The danger with a asking a committee to design a horse is that you end up with something that looks like a camel. Although the government invested close to a billion dollars developing the PCEHR system, nobody involved has been really happy with the outcome. Several hundred-thousand people have registered to enrol in the system but in fact less than 5000 GP-written health care summaries have been created across Australia.

Qld govt responds to payroll inquiry

  • AAP
  • August 20, 2013 10:56AM
THE Queensland government will prohibit state agencies from making significant information technology investments without ministerial approval to prevent another payroll disaster.
The new framework is the government's response to an inquiry's findings into the bungled Queensland Health payroll system.
IBM rolled out a flawed payroll system for Queensland Health in 2010, resulting in thousands of pay errors.

Queensland payroll inquiry fallout: Ministers to sign off on big IT investments

The new framework is the government's response to an inquiry's findings into the bungled Queensland Health payroll system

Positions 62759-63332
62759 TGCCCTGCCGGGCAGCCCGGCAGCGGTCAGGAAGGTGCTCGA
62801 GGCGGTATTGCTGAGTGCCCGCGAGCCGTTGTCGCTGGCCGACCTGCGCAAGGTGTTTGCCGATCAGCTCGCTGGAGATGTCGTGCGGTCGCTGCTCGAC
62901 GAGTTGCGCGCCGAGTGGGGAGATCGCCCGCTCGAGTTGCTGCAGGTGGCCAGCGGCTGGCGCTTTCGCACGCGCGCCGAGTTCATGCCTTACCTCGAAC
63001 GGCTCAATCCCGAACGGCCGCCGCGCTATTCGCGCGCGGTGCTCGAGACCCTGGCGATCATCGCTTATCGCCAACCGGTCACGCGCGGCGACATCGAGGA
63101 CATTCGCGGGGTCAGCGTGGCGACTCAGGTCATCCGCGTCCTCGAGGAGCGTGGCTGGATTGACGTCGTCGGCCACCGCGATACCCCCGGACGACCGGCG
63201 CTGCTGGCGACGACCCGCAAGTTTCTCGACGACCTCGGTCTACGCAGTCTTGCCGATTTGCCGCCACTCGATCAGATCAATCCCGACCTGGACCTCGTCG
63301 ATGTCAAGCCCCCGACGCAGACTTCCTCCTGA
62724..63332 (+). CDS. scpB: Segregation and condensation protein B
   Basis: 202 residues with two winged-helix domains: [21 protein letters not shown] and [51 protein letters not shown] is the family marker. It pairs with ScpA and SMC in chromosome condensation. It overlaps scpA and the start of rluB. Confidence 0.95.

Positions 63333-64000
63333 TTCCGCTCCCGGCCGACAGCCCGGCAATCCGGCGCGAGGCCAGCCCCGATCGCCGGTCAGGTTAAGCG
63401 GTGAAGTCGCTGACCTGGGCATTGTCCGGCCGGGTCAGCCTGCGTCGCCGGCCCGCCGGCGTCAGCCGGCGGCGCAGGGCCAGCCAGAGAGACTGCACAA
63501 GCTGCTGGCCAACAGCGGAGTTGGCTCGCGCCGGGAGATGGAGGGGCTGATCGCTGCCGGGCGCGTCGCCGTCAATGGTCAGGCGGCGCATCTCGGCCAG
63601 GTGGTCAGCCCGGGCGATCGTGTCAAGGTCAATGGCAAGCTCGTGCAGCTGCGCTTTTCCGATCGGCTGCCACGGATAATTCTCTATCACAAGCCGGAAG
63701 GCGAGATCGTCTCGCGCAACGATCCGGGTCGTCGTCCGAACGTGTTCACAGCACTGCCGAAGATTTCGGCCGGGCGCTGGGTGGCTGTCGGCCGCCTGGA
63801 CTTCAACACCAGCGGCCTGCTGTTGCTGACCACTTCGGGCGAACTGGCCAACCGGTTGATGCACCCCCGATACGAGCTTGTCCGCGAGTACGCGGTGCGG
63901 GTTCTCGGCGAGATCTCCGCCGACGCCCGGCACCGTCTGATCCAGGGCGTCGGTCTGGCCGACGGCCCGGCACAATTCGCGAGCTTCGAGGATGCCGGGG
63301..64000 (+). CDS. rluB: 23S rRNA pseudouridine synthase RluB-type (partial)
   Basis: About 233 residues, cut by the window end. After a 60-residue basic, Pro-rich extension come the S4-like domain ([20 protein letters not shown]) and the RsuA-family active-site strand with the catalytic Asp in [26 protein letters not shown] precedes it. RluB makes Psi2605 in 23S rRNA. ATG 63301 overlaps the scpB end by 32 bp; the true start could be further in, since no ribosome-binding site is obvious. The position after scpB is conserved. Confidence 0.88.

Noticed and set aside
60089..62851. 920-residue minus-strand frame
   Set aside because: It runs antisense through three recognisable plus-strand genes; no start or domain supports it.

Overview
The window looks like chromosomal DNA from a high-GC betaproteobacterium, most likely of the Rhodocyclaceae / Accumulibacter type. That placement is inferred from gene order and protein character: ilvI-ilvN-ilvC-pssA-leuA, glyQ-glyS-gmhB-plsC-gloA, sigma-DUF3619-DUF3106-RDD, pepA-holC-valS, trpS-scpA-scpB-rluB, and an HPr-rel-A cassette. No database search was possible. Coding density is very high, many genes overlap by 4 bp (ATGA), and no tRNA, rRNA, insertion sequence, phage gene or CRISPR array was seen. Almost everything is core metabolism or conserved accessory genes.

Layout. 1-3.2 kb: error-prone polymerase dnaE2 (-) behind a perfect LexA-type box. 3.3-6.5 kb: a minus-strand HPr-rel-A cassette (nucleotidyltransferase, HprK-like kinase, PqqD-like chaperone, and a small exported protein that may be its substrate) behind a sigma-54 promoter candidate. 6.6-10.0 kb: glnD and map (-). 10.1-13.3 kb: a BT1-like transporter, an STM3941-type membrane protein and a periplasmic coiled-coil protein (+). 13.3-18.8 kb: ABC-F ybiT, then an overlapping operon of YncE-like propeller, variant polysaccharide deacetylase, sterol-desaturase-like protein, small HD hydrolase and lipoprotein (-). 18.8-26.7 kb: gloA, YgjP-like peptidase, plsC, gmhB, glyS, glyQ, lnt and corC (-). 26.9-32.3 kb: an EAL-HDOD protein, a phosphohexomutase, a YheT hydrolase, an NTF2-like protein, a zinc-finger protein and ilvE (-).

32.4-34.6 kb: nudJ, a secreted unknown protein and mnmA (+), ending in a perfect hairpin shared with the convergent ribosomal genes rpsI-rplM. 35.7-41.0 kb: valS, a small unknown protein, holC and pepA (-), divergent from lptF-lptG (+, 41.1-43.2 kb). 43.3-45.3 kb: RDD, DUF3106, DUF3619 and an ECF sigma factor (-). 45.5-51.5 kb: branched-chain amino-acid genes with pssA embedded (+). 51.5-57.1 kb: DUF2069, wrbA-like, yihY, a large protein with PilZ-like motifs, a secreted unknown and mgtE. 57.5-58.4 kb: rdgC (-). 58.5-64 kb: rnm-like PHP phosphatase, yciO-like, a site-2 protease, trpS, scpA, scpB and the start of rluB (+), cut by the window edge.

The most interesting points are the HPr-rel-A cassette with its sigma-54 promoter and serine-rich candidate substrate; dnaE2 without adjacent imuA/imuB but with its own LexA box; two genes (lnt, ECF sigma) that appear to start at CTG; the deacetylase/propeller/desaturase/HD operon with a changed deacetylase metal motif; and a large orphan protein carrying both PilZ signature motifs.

• AAP (Computerworld)
  • 20 August, 2013 10:44
The Queensland government will prohibit state agencies from making significant information technology investments without ministerial approval to prevent another payroll disaster.
The new framework is the government's response to an inquiry's findings into the bungled Queensland Health payroll system.
IBM rolled out a flawed payroll system for Queensland Health in 2010, resulting in thousands of pay errors.

Minister to vet tech spending after Queensland Health payroll bungle

Date August 20, 2013 - 12:23PM
The Queensland Government will prohibit state agencies from making significant information technology investments without ministerial approval to prevent another payroll disaster.
The new framework is the government's response to an inquiry's findings into the bungled Queensland Health payroll system, dubbed the 'worst failure of public administration in this nation'.
IBM rolled out a flawed payroll system for Queensland Health in 2010, resulting in thousands of pay errors.

Qld bureaucrats targeted over payroll mess

  • AAP
  • August 22, 2013 10:50AM
FIVE Queensland public servants face possible disciplinary action over their role in the disastrous health payroll debacle.
The Public Service Commission is examining what action should be taken against public servants adversely named in the Queensland Health payroll system inquiry report released earlier this month.
IT Minister Ian Walker told parliament on Thursday the commission's chief executive, Ian Maynard, has found five individuals should be issued show cause notices.

Heads roll over Qld Health payroll debacle